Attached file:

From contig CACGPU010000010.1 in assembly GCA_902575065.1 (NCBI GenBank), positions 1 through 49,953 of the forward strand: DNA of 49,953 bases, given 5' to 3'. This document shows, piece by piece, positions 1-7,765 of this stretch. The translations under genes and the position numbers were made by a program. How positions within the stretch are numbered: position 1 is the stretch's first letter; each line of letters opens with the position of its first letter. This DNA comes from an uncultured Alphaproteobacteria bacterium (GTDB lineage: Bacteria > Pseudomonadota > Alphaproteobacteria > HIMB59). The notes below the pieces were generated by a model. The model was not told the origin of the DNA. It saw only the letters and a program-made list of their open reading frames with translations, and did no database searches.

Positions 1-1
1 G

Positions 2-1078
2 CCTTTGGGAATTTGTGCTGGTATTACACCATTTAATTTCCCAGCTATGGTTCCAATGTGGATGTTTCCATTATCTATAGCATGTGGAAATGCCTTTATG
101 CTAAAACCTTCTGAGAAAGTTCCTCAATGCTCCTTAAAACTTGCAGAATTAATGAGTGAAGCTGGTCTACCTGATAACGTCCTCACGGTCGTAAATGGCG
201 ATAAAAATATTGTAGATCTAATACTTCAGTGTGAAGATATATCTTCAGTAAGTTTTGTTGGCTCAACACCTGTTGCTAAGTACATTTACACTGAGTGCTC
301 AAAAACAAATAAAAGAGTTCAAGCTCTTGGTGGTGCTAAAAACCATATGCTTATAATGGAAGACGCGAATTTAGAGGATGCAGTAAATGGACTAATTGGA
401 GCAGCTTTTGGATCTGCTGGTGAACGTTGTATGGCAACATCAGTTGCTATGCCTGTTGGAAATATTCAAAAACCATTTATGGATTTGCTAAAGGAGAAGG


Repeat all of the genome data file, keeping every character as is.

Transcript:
From contig CACGPU010000010.1 in assembly GCA_902575065.1 (NCBI GenBank), positions 1 through 49,953 of the forward strand: DNA of 49,953 bases, given 5' to 3'. This document shows, piece by piece, positions 1-7,765 of this stretch. The translations under genes and the position numbers were made by a program. How positions within the stretch are numbered: position 1 is the stretch's first letter; each line of letters opens with the position of its first letter. This DNA comes from an uncultured Alphaproteobacteria bacterium (GTDB lineage: Bacteria > Pseudomonadota > Alphaproteobacteria > HIMB59). The notes below the pieces were generated by a model. The model was not told the origin of the DNA. It saw only the letters and a program-made list of their open reading frames with translations, and did no database searches.

Positions 1-1
1 G

Positions 2-1078
2 CCTTTGGGAATTTGTGCTGGTATTACACCATTTAATTTCCCAGCTATGGTTCCAATGTGGATGTTTCCATTATCTATAGCATGTGGAAATGCCTTTATG
101 CTAAAACCTTCTGAGAAAGTTCCTCAATGCTCCTTAAAACTTGCAGAATTAATGAGTGAAGCTGGTCTACCTGATAACGTCCTCACGGTCGTAAATGGCG
201 ATAAAAATATTGTAGATCTAATACTTCAGTGTGAAGATATATCTTCAGTAAGTTTTGTTGGCTCAACACCTGTTGCTAAGTACATTTACACTGAGTGCTC
301 AAAAACAAATAAAAGAGTTCAAGCTCTTGGTGGTGCTAAAAACCATATGCTTATAATGGAAGACGCGAATTTAGAGGATGCAGTAAATGGACTAATTGGA
401 GCAGCTTTTGGATCTGCTGGTGAACGTTGTATGGCAACATCAGTTGCTATGCCTGTTGGAAATATTCAAAAACCATTTATGGATTTGCTAAAGGAGAAGG